New York has recaptured most of the jobs lost there during the recession. Mayor Michael Bloomberg has done a great job at attracting technology tenants to the Big Apple. For example, Google has a million square foot facility in the Chelsea area of New York. That space trumps its 100,000 square foot facility in the Venice area of Los Angeles. The music sharing service Spotify, and Livestream, the market leader for live event coverage, are also located in New York. There is a website, called Made in NY Digital Map, that points out digital and tech tenants located throughout the city.
Not only is New York attracting tech and digital tenants, but they are also starting to court a substantial piece of L.A.’s film post-production business with a recent tax credit. New York Governor Andrew Cuomo recently enacted this law, which increases the previous 10% credit to a whopping 30% on post-production costs. If a company wants to earn a slightly larger credit, they can venture to upstate New York and get a 35% credit. New York is aggressively going after L.A.’s post production business, which has a heavy concentration on the Westside of Los Angeles. This is the first type of post-production credit the industry has seen. Time will tell if companies will move to the East Coast to take advantage of it.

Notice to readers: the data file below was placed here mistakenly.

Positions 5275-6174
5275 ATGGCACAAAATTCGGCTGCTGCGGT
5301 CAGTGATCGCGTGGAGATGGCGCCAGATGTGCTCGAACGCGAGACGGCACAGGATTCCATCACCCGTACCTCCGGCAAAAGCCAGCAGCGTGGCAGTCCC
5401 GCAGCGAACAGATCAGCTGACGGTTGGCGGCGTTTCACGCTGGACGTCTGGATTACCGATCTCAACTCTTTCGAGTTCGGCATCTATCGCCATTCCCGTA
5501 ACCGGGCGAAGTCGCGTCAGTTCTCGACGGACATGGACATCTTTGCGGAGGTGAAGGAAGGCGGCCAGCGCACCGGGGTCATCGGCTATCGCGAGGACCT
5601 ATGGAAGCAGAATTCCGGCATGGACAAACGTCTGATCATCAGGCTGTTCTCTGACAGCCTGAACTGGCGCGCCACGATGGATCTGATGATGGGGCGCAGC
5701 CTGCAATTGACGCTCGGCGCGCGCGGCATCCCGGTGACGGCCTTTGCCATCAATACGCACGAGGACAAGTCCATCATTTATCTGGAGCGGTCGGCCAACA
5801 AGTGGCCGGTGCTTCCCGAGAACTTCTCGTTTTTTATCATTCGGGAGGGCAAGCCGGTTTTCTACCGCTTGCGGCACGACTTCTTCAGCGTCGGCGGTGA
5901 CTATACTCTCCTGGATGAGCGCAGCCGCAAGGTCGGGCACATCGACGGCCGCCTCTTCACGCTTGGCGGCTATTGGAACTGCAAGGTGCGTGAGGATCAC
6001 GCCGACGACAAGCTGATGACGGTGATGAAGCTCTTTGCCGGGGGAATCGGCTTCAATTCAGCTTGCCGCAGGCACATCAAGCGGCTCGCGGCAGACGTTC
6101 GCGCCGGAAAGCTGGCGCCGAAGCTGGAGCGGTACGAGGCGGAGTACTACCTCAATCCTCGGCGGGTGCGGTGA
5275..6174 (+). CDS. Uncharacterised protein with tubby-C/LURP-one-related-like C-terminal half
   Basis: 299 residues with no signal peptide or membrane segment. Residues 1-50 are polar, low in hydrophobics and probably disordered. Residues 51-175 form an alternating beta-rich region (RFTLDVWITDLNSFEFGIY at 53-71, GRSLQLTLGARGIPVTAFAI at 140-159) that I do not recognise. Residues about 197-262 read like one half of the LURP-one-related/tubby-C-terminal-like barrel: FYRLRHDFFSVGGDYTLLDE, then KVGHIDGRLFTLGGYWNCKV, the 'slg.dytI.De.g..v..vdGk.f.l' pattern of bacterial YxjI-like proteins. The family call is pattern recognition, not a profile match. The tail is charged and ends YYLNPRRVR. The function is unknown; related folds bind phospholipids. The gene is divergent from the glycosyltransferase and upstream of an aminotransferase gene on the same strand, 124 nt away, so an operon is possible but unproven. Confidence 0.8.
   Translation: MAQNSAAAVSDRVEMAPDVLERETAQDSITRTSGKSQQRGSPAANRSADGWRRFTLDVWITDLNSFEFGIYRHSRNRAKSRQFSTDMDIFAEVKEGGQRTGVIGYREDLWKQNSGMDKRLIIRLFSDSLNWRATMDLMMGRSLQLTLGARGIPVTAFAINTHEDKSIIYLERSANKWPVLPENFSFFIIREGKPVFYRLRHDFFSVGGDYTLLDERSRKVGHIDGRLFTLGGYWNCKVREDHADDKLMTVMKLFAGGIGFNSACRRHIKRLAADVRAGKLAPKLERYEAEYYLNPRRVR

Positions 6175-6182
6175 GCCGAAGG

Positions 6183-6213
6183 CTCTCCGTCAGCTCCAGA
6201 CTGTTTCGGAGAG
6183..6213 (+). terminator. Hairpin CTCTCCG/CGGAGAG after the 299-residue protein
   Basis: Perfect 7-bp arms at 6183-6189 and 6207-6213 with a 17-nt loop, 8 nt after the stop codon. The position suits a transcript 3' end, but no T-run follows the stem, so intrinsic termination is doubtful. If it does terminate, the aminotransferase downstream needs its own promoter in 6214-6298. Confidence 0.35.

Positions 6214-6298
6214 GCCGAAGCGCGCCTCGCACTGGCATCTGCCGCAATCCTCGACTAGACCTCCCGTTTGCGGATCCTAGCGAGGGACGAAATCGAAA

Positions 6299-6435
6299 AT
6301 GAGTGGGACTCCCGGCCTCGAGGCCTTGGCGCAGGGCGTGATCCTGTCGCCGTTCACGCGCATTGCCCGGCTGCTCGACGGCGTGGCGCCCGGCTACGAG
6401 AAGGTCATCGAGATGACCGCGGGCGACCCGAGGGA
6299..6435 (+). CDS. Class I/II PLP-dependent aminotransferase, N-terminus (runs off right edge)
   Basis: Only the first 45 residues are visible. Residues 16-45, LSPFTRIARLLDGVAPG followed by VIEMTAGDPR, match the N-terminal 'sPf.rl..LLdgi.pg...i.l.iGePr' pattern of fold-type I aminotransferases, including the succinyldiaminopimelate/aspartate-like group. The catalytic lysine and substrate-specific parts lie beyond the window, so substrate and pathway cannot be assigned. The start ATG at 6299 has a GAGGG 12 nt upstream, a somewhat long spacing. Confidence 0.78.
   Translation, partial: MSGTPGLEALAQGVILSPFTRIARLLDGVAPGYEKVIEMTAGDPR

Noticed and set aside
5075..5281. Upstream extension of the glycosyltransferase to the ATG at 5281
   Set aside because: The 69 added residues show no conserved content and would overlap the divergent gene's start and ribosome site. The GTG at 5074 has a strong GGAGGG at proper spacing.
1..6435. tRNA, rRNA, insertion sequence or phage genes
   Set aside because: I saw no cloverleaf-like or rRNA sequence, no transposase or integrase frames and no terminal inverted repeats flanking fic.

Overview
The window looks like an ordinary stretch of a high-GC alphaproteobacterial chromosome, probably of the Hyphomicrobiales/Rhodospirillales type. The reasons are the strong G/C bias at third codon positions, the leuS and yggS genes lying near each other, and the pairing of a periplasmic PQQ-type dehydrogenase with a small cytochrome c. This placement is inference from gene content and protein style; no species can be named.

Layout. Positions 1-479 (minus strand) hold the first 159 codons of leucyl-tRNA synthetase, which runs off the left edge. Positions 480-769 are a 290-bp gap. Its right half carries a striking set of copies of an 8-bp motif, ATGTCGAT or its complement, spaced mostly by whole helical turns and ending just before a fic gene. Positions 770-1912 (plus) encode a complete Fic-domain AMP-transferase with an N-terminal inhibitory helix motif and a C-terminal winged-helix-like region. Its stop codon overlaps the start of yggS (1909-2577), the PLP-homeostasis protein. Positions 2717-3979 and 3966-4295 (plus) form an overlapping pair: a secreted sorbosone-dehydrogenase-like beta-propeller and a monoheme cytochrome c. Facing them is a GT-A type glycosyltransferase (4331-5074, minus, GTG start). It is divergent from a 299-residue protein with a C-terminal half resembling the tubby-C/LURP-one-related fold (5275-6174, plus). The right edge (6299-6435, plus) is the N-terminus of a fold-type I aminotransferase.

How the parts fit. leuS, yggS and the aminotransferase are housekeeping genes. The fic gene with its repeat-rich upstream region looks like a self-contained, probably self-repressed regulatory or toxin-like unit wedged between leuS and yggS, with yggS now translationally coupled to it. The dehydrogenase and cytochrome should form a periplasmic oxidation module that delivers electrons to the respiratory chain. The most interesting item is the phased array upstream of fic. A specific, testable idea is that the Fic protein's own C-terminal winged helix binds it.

New York has been having an astounding year in TV production, mainly because of its film tax credit program. They are setting aside more than $400 million a year in order to attract film and TV productions. Compared to the $100 million that California spends, one has to wonder why they aren’t putting up much of a fight against New York.
The Los Angeles Times goes more in-depth about this subject in their recent article.